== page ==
the Underground Railroad: A National Register Travel Itinerary,
from the National Park Service
Aboard the Underground Railroad, highlights sites where
escaped slaves gained sanctuary on their journey north.
African-American: A Journey from Slavery to Freedom, from
Long Island University
The African-American: A Journey from Slavery to Freedom
is an exhibit which shows America in crisis and how that
point in time was resolved.
Women: On-line Archival Collections, from Duke University
On-line archival collections featuring scanned pages and
texts of the writings of African-American women.
in America: America's Journey through Slavery, from PBS
The Africans in America Web site is a companion to Africans
in America, a six-hour public television series. The site
examines the economic and intellectual foundations of slavery
in America and the global economy that prospered from it.
And it reveals how the presence of African people and their
struggle for freedom transformed America.
Atlantic Slave Trade and Slave Life in the Americas: A Visual
Record, from the University of Virginia Library
The approximately 1,235 images in this collection have
been selected from a wide range of sources, most of them
dating from the period of slavery. This collection is envisioned
as a tool and a resource that can be used by teachers, researchers,
students, and the general public - in brief, anyone interested
in the experiences of Africans who were enslaved and transported
to the Americas and the lives of their descendants in the
slave societies of the New World.
Landscapes: Slave Housing at Monticello, from PBS
A fascinating look at changes in the conditions in which
slaves lived in the early nineteenth century.
or Liberty: Gabriel, Nat Turner and John Brown, from the Library
This site documents resistance to slavery, particularly
highlighting the rebellions led by the three individuals
named in the site's title.
the American South, from the University of North Carolina
at Chapel Hill
Documenting the American South (DocSouth) is a digital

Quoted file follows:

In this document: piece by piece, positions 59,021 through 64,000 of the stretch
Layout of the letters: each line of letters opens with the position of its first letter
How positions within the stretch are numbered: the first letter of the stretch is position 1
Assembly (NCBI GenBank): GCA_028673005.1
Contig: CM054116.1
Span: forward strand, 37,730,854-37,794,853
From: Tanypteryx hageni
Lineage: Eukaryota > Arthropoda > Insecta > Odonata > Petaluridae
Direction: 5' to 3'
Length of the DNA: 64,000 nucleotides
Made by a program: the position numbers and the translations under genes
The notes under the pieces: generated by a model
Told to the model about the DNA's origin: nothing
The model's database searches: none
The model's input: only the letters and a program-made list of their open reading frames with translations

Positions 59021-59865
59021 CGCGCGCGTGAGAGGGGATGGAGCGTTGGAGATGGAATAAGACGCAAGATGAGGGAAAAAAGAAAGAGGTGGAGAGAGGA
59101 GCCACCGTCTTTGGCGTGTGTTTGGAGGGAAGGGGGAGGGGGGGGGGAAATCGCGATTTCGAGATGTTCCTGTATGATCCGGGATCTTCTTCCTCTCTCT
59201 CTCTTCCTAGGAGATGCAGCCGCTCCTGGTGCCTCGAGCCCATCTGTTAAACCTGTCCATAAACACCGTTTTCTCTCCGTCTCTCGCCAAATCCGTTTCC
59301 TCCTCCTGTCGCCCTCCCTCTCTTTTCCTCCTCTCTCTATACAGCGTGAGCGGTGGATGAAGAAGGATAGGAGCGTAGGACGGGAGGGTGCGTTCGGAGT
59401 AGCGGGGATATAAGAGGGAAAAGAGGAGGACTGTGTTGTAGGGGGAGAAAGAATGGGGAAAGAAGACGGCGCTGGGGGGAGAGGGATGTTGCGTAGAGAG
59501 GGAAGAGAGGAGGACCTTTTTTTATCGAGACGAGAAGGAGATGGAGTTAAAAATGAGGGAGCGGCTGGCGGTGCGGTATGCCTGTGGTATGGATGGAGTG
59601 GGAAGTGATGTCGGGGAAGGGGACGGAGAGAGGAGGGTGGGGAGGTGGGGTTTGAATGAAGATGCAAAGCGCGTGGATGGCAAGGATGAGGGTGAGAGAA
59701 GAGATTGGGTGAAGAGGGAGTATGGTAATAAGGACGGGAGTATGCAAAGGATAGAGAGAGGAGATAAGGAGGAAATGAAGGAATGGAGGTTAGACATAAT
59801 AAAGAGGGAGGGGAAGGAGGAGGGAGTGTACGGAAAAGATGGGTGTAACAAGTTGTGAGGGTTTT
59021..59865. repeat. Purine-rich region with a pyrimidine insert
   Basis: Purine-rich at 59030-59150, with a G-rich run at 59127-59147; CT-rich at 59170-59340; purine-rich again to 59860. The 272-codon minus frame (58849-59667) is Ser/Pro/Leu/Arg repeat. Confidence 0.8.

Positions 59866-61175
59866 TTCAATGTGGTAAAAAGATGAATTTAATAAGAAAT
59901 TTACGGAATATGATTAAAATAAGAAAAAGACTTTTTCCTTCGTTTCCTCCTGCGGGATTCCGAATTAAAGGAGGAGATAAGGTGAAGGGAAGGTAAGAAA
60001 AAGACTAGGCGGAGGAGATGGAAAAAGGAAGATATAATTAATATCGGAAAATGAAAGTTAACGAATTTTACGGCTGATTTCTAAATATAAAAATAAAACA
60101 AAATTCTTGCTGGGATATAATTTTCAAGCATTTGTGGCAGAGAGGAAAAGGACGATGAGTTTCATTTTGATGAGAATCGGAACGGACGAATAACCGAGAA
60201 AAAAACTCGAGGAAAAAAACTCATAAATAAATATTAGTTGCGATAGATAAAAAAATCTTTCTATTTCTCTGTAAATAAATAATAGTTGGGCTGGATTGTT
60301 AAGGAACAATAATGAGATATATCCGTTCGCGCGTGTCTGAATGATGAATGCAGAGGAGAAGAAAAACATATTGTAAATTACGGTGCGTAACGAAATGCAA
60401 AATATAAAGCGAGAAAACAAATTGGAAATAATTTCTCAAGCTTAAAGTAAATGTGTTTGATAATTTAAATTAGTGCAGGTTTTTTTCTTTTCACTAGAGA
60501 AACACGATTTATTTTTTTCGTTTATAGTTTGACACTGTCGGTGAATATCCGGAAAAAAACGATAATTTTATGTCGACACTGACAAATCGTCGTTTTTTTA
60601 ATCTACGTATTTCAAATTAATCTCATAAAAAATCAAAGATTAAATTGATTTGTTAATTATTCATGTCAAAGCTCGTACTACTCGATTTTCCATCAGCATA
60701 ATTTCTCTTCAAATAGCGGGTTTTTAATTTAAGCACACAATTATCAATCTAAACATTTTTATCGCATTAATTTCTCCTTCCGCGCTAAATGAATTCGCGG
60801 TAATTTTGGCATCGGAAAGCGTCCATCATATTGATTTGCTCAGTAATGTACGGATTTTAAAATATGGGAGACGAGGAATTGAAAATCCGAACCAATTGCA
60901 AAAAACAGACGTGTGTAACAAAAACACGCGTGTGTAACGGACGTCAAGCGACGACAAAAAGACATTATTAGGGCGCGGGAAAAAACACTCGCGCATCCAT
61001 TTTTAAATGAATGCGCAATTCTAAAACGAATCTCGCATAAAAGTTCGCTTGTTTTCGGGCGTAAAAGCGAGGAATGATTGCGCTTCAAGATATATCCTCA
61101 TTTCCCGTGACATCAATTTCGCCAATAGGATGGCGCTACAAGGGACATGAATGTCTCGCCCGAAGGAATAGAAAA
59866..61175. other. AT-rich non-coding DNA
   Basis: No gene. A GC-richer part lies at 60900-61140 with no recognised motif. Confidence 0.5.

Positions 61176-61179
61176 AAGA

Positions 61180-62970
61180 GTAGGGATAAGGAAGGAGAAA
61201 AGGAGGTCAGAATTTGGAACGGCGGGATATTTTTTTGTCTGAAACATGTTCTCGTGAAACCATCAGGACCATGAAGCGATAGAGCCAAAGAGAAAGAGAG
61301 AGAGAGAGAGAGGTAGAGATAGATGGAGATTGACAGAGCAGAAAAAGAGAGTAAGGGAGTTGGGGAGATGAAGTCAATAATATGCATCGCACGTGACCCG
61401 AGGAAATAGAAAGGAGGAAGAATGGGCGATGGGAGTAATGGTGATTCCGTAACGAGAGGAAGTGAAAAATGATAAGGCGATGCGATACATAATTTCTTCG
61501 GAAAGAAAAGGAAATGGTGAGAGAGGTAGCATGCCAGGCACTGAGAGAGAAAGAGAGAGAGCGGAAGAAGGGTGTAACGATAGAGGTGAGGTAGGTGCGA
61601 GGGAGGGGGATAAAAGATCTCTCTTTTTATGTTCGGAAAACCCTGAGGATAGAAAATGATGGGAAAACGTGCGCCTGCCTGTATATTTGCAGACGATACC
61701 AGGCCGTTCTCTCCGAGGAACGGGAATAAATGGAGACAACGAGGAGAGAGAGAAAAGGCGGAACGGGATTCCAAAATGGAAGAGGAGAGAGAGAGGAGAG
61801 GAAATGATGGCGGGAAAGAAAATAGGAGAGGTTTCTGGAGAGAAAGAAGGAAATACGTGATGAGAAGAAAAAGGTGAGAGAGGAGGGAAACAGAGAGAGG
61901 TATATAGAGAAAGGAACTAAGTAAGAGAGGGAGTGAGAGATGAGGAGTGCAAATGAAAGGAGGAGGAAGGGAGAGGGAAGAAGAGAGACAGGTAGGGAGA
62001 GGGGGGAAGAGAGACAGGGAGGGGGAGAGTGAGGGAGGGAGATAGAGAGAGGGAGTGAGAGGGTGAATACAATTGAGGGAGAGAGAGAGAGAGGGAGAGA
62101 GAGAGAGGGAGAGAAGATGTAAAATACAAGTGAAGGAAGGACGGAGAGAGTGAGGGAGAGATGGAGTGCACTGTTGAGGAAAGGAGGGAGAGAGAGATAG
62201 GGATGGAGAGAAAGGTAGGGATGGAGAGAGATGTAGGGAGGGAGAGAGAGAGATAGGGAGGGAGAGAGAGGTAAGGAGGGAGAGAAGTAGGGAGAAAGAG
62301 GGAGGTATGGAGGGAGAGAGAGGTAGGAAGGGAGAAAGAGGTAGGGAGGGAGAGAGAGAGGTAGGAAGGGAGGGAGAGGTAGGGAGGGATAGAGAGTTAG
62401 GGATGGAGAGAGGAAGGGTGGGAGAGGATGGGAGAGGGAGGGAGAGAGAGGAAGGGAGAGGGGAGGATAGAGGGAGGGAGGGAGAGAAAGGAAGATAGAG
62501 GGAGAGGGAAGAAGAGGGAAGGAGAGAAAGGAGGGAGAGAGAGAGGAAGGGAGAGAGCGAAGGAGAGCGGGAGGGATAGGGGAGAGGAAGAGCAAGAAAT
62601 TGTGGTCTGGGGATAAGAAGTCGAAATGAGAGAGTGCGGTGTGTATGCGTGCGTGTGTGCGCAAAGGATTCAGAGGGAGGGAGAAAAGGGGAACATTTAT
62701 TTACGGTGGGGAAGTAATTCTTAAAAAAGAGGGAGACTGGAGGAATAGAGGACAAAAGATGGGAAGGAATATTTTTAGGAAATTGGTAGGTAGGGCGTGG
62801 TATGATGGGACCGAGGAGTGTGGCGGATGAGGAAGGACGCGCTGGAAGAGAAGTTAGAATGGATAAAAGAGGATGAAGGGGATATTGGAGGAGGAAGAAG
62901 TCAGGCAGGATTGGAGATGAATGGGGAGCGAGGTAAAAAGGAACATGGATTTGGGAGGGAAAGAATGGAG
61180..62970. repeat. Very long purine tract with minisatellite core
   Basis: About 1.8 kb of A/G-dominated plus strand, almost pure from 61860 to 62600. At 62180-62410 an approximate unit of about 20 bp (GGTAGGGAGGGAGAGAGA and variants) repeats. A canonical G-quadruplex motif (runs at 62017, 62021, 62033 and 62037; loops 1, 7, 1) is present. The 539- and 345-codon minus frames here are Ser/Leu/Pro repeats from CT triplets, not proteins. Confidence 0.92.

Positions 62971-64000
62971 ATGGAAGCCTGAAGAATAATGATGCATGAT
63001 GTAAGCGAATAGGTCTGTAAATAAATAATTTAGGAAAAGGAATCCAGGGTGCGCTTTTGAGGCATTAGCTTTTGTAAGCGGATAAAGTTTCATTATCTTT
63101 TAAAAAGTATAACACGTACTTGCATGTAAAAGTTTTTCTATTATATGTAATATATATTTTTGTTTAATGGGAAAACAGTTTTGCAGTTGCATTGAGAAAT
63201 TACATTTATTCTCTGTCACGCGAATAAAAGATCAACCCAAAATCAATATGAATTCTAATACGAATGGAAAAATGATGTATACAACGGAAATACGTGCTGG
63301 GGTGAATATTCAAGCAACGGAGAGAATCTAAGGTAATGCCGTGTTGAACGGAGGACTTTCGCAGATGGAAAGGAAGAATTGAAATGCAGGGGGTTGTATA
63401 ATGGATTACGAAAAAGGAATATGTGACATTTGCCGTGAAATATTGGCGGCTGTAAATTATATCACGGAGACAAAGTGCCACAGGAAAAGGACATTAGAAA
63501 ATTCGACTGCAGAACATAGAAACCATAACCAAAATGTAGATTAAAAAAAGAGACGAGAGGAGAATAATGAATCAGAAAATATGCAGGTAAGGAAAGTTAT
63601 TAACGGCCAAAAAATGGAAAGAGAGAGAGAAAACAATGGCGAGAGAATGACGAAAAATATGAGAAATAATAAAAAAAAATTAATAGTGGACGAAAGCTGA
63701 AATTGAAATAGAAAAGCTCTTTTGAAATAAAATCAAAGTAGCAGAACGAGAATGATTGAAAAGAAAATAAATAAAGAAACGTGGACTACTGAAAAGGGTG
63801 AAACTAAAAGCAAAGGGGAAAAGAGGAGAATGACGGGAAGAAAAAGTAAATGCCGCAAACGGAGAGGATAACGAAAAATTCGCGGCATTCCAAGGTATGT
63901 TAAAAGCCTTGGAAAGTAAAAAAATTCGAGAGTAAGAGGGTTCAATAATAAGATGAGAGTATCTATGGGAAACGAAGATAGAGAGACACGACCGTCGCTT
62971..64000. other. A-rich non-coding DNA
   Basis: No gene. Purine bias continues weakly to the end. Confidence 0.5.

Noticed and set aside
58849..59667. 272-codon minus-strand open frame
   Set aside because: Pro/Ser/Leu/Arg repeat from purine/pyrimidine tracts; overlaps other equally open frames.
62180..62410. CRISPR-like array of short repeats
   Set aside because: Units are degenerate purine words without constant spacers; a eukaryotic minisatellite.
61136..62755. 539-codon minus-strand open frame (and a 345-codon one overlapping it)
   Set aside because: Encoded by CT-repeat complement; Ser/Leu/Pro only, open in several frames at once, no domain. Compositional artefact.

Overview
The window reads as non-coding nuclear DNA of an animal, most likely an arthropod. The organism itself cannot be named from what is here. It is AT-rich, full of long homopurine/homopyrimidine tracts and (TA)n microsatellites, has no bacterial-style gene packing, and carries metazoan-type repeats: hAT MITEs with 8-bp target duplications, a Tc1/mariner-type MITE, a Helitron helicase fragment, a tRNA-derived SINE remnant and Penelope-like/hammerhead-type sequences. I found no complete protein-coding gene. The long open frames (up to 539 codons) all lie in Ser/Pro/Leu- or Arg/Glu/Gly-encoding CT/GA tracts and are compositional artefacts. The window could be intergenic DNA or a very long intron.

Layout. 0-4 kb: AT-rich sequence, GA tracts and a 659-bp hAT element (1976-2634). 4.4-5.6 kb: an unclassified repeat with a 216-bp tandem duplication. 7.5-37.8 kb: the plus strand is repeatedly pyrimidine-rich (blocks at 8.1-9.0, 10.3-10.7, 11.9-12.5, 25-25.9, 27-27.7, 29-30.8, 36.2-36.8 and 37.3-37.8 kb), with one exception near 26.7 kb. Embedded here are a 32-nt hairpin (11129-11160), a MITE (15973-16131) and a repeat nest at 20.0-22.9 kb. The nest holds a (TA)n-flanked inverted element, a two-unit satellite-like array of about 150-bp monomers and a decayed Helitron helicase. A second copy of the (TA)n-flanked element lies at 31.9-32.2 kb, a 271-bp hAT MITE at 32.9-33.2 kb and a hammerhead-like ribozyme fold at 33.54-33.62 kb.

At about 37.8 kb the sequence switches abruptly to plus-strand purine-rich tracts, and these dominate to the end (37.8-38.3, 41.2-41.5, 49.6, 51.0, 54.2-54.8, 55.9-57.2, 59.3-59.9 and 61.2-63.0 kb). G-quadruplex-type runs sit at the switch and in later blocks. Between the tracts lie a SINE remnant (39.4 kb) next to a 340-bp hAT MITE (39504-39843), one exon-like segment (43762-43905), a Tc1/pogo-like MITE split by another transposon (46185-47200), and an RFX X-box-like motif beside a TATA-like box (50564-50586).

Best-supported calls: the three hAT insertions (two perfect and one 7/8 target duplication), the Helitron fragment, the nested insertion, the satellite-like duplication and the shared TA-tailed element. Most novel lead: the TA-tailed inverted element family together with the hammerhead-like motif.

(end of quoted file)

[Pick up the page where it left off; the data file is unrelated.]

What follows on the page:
publishing initiative that provides Internet access to texts,
images, and audio files related to southern history, literature,
and culture. Currently DocSouth includes ten thematic collections
of books, diaries, posters, artifacts, letters, oral history
interviews, and songs.
Case, from the Washington University Library
A chronology and primary sources on this pivotal case.
Slavery in Virginia, from the University of Virginia
The project presents full transcriptions and images of
all runaway and captured ads for slaves and servants placed
in Virginia newspapers from 1736 to 1790, and is in the
process of compiling advertisements well into the nineteenth
century. In addition, the project offers a number of other
documents related to slaves, servants, and slaveholders,
including court records, other newspaper notices, slaveholder
correspondence, and assorted literature about slavery and
H-Slavery seeks to promote interaction and exchange among
scholars engaged in research on slavery, the slave trade,
abolition, and emancipation. It is dedicated to the dissemination
of information about the history of slavery and antislavery
in all time periods and parts of the world.
will be heard!" Abolitionism in America, from Cornell
An online exhibition of documents on our country’s
intellectual, moral, and political struggle to achieve freedom
for all Americans. Features rare books, manuscripts, letters,
photographs, and other materials from Cornell’s pre-eminent
anti-slavery and Civil War collections. The exhibition explores
the complex history of slavery, resistance, and abolition